Traditionally, you would seek out a literary agent, who in turn, would become your representative to some publishing house, all for a percentage (10-20 percent.) The publisher then takes your book and maybe suggests, or edits it preparing it for the market they market to. Keep in mind that a best seller in this country is only about 25,000 copies. Million seller block-busters are rare and many companies take on only less than ten books a year because the costs as so high these days. So, you will likely not get an agent and not get a publisher. If you do, great, the party will be at your house with the 1,500 advance they will likely give you. I will bring the Lima Beans.

So the agent route is not going to likely happen. What now? I mentioned the self-publish options above. The one I like is Amazon. At least the book gets out there, is seen on the Amazon website and you can get this done for relatively little money. You can pay an extra 40 dollars if you want to get into their "Distribution Channels." Still not a bad deal if you have no money and less time.

But part of even this arrangement involves many, many other decisions. I have a few modest examples listed below:

1-Do you want to go with Amazon's cover and have one done by your own cover designer. If the latter: Cost about 600 dollars. Covers matter. Bad cover, bad sales or none. Good cover; two maybe three sales. (LOL) My advice; invest in a good cover. Amazon templates are serviceable but not really that great.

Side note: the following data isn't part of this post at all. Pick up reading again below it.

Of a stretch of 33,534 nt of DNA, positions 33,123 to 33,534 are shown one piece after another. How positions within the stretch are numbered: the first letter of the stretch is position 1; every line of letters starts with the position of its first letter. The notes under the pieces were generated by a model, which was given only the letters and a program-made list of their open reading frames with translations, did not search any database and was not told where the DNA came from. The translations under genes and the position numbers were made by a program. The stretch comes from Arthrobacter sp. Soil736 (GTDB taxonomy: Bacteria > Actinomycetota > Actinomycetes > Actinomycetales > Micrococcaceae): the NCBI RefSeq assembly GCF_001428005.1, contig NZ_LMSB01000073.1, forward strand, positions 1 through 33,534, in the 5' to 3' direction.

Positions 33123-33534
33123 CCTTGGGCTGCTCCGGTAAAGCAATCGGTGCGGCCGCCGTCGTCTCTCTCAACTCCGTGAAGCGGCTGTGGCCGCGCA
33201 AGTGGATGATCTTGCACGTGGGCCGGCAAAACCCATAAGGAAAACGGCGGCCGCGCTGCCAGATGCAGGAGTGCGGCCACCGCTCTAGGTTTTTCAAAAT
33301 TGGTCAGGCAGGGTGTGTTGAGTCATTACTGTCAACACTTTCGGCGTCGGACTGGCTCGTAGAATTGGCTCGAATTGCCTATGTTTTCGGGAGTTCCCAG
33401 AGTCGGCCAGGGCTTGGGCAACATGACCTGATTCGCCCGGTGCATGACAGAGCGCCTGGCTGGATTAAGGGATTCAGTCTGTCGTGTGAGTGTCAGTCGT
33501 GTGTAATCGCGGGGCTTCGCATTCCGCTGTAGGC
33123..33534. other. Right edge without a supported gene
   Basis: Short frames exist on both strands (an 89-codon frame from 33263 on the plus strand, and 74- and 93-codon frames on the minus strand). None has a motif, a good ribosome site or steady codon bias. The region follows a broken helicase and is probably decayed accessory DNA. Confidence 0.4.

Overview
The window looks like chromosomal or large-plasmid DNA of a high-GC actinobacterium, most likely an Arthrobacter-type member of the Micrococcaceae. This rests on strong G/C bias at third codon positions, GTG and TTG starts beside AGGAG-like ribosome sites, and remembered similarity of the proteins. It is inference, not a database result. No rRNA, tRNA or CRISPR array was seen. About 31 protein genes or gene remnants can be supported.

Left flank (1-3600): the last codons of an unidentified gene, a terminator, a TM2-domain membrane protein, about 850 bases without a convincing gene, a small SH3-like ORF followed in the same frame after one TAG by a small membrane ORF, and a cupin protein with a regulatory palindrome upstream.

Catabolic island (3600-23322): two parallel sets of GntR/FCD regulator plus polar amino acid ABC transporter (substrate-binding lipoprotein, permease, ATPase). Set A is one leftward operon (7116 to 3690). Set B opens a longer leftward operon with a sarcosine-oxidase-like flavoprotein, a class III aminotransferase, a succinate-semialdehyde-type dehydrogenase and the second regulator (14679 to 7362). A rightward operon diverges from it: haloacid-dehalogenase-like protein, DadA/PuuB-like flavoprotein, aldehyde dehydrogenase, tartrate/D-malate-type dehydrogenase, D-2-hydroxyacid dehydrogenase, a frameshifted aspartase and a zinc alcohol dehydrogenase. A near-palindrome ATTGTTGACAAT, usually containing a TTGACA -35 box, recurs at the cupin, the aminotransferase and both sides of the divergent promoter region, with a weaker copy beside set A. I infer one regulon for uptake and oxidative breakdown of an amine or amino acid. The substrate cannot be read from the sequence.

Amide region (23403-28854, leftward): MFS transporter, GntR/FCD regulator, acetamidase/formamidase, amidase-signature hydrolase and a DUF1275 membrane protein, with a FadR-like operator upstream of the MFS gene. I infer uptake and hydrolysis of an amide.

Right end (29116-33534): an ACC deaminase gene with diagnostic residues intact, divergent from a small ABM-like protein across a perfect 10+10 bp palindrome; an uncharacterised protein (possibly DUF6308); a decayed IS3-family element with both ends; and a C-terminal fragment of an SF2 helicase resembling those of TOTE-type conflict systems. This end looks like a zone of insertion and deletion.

2-Do you want to invest in copyrighting your book. The industry tells you "oh, don't worry about that, things are automatically copyrighted the minute you write them." Really. I don't think so. While that is the letter of the law you can and probably should look at copyrighting your book formally and getting it registered internationally (there be book pirates abroad) if the thing has any chance of being popular. Cost 345 dollars. And while you are at it you might invest in getting your own ISBN (International Standard Book Number.) Look it up. The deal here is that self-publishers look to own the ISBN as do the big six because books usually are ordered by that number and the owner is the one who is communicated with. Also there is the matter of the bar code which is on the back of every book. This costs money too. (I didn't say it would be easy.) You have to decide if you want to control these things or if you want the publisher to have control of them. Being a control gentleman, I have chosen the latter.